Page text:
Data Helps in Plotting Strategies
Bryan Visscher has been in the facilities management business for ten years. He now serves as the Director of Maintenance and Operation for the Wenatchee school district, which has twelve schools and three administrative/operations buildings. In 2005, he enrolled in the BOC program and was introduced to Portfolio Manager, the EPA’s ENERGY STAR online tool for energy benchmarking, now widely used by facilities managers to “rate” their building energy usage against that of similar buildings.
The Portfolio Manager program was fairly new then, and BOC was Visscher’s first exposure to it. When the district received its second year of ENERGY STAR awards, he then approached his local utility rep, Conservation Engineer Jim White of Chelan County PUD, and they worked together to track energy use trends at the various schools and administration buildings. This was also White’s introduction to using the program and he quickly became a fan, encouraging its use to other non-residential customers and promoting the tool on the PUD’s web site. They put in a year’s worth of back-data to be able to do an apples-to-apples comparison of how the schools were faring
Results showed that a couple of the schools were in decent shape, a little above-average nationally. For those schools it was easier to bring them closer to ENERGY STAR status. The District already had a good energy conservation “base” focusing on the everyday types of steps they could take to promote energy efficiency, such as turning off unnecessary lights or ensuring that doors or windows weren’t open when heating or cooling systems were being used.
What was far more enlightening was the information on the schools that were seriously underperforming. Much to his dismay, Visscher discovered that a couple of the schools had ratings in the single digits out of the ENERGY STAR scale of 1 to 100. The district’s M&O staff of about 60 includes in-house specialists in HVAC and electrical. At one of these underperforming schools, they worked with a contractor to review and adjust the HVAC digital control system in detail, checking operating schedules and areas of excess usage, and the savings are about $11,000 annually. “It’s not a top performer yet, but now it’s an above-average building,” says Visscher.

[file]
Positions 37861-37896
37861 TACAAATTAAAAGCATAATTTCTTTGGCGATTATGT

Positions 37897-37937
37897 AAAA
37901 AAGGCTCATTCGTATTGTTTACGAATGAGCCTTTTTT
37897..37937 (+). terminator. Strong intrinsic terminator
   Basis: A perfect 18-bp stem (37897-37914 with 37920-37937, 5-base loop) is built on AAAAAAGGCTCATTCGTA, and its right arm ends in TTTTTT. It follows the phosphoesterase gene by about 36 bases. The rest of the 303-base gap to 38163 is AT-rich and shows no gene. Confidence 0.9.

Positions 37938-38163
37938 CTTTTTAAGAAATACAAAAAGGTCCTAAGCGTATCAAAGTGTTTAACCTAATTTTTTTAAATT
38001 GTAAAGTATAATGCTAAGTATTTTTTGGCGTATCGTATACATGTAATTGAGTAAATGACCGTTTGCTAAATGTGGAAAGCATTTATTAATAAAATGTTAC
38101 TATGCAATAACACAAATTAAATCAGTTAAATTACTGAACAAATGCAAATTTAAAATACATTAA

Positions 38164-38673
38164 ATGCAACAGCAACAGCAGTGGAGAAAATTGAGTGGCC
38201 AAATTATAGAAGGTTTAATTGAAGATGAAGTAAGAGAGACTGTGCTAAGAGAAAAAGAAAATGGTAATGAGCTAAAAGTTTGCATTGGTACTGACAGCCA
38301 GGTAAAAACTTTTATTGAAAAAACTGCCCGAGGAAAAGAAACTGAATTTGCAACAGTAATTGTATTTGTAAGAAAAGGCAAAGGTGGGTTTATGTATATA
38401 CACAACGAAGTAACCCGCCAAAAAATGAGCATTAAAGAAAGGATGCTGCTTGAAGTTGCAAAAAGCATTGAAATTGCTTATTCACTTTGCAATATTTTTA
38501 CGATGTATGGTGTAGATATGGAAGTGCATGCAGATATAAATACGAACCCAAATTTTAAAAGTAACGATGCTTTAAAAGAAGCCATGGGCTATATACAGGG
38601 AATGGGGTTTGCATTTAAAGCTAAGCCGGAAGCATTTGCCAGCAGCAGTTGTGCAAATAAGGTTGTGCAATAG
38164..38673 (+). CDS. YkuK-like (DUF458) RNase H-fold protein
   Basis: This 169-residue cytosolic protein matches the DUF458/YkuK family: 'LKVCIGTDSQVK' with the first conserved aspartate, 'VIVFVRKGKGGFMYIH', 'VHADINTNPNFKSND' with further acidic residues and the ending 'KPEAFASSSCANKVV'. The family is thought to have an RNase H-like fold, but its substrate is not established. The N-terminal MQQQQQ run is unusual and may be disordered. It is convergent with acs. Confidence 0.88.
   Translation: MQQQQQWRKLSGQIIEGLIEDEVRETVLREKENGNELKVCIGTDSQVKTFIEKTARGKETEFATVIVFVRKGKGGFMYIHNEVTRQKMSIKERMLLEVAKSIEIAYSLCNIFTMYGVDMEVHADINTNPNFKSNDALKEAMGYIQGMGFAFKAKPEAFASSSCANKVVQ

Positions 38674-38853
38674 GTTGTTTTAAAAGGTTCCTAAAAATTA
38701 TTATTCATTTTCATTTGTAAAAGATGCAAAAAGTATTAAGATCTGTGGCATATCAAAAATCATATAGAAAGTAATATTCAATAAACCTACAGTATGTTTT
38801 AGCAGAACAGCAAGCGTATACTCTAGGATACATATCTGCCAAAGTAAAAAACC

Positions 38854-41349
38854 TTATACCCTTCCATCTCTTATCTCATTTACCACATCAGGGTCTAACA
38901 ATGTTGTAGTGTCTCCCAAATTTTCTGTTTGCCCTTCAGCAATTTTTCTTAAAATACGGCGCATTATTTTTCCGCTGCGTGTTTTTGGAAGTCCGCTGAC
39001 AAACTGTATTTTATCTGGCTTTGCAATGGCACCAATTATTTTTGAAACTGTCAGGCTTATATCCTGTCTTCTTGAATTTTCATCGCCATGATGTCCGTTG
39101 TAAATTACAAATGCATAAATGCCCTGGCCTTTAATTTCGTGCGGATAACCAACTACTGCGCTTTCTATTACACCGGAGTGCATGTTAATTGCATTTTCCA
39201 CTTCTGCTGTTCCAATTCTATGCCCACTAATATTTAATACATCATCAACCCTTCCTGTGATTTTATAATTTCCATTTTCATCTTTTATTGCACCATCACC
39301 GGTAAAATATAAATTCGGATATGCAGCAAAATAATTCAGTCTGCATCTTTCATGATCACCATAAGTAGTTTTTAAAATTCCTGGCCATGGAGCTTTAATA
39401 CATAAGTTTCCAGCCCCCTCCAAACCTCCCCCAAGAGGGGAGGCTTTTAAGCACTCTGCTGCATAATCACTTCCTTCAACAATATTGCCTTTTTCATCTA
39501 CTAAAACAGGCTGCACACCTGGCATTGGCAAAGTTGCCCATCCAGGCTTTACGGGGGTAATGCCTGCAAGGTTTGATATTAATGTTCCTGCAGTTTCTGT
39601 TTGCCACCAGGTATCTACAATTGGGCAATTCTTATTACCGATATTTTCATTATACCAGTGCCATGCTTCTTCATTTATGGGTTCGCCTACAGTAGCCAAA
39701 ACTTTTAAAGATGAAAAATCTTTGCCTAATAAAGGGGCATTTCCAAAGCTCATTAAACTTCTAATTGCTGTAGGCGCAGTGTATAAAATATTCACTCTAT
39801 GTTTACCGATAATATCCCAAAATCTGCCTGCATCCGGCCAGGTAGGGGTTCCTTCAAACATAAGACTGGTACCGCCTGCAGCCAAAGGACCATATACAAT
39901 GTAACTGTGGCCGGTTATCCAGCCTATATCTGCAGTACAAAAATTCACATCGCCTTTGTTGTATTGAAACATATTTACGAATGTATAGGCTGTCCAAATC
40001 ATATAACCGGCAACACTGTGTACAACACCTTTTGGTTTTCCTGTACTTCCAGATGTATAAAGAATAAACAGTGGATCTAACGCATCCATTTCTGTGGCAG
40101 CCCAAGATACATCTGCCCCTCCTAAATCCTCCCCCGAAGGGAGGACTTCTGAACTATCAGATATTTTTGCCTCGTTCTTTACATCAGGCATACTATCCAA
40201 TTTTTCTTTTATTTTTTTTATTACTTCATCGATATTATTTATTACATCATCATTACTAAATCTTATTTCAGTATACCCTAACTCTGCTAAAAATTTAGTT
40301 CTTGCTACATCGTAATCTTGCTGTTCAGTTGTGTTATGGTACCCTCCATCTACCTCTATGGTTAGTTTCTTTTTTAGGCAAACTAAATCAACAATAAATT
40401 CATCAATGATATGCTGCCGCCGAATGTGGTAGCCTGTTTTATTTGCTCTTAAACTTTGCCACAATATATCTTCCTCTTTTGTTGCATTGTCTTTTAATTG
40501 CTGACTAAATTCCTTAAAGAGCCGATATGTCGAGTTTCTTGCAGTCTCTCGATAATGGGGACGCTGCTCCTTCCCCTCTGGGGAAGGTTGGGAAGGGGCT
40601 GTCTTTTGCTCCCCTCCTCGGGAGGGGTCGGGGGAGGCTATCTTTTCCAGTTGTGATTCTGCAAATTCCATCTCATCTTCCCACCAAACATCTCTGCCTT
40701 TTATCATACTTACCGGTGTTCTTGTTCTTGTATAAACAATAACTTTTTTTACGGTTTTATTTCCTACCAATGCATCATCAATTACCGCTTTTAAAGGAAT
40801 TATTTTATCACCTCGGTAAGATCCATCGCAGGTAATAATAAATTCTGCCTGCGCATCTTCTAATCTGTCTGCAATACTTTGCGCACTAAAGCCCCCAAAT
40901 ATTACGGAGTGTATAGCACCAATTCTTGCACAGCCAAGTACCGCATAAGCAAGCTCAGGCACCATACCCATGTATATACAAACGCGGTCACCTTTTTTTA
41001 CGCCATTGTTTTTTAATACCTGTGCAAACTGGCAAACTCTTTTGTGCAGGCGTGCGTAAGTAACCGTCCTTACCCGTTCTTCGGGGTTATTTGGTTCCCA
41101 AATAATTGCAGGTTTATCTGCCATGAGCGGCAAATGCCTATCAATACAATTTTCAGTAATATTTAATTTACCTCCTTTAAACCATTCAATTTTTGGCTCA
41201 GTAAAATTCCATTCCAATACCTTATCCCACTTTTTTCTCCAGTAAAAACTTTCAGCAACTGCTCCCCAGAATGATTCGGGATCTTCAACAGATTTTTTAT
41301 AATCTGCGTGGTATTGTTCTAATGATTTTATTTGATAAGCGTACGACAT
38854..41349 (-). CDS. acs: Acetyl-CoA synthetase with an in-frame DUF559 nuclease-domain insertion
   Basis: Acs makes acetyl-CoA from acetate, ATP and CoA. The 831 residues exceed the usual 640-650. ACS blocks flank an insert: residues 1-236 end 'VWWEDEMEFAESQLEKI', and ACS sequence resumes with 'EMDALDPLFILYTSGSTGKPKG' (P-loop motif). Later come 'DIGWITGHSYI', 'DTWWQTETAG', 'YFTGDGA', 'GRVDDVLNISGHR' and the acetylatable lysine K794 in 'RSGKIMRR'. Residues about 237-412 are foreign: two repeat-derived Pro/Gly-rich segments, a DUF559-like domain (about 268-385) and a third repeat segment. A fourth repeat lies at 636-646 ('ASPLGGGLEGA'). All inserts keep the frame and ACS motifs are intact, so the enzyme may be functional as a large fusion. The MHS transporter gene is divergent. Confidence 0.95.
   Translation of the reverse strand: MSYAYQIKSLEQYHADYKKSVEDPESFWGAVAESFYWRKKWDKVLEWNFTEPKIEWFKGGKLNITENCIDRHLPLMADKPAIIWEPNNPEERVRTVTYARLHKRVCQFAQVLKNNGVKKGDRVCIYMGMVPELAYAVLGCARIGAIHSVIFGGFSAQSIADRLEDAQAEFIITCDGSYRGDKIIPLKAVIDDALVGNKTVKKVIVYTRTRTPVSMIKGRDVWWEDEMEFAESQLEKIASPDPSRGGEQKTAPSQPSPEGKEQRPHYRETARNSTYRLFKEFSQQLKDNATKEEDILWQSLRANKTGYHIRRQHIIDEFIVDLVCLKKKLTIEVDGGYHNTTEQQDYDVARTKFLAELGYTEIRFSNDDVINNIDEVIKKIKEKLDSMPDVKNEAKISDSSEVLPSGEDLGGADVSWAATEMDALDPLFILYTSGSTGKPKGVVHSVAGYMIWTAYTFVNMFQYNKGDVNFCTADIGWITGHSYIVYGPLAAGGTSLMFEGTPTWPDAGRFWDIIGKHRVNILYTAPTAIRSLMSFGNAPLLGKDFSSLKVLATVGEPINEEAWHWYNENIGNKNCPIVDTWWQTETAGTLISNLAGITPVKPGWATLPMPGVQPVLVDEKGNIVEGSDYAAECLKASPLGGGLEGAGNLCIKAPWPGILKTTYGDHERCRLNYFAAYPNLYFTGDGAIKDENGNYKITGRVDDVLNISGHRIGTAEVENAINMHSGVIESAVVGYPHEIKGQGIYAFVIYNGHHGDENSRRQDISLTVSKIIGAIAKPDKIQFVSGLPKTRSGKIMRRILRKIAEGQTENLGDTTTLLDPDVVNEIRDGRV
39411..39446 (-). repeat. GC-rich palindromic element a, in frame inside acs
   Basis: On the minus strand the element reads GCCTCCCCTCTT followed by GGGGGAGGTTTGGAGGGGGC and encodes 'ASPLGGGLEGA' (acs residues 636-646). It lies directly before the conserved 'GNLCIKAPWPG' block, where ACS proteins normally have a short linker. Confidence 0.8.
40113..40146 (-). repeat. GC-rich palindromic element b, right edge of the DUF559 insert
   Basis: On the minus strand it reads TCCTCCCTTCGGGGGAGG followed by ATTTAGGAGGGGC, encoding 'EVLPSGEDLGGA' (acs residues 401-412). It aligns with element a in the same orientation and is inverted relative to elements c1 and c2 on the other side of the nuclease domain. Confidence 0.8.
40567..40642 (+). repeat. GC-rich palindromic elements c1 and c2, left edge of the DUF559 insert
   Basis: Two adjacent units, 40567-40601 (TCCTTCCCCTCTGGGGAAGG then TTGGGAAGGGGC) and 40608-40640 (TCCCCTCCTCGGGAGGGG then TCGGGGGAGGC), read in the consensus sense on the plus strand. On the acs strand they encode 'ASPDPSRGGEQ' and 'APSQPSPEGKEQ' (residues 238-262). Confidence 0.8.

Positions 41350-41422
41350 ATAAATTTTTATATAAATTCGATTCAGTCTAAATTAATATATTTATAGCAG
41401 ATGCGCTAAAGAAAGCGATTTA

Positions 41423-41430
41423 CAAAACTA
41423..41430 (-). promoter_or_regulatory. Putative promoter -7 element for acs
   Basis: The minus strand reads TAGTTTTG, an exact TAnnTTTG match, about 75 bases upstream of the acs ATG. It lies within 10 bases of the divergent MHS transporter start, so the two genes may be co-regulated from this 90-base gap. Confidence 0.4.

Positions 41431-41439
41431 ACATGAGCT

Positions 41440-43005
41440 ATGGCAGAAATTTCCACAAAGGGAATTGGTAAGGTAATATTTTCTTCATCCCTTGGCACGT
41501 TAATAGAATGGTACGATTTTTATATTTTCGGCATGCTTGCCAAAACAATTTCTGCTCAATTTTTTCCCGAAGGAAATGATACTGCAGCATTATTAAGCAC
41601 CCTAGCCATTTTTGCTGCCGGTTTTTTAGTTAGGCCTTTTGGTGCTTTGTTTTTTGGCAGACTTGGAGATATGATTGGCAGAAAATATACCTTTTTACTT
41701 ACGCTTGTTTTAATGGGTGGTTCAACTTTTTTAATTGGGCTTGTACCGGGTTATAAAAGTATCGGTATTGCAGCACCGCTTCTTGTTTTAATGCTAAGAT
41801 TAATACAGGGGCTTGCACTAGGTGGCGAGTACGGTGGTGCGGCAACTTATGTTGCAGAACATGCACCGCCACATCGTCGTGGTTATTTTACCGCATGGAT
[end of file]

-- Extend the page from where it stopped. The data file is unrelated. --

“This year, six of our fifteen primary facilities received ENERGY STAR awards and I learned that there were only 168 award winners in all of Washington State, so I think that’s pretty good. Portfolio Manager has allowed us to identify the poor performers and we are approaching those in different ways, with some good strategies,” Visscher says. “The utility company has various rebate programs and I’m working with Jim on some potential lighting retrofits.”
Also offered from Chelan PUD is a general energy savings plan called Resource$mart, in which up to 70% of a project’s cost can be reimbursed based on savings numbers. One of Visscher’s projects is trying to get more CO2 sensors installed to regulate outside air against actual load versus an established-hours setting. “Winter temperatures can go as low as 10 degrees or less and in summers, as high as 105, so it’s important to be able to fine-tune this.” The Resource$mart program was used to fund 70% of a retro-commissioning project at one of the poor performing schools which is now showing solid progress.
$100 million for education energy investment funding for energy efficiency projects is also coming from the state, with $50 million from the Office of the Superintendent of Public Instruction (OPSI) and the balance from the Department of Commerce. “Having the energy-use data on hand makes it a lot easier to apply and qualify for project funding, especially when the results would be dramatic, as they would be with the poor performers,” says Visscher. With stats in hand, strategies are that much easier to fulfill.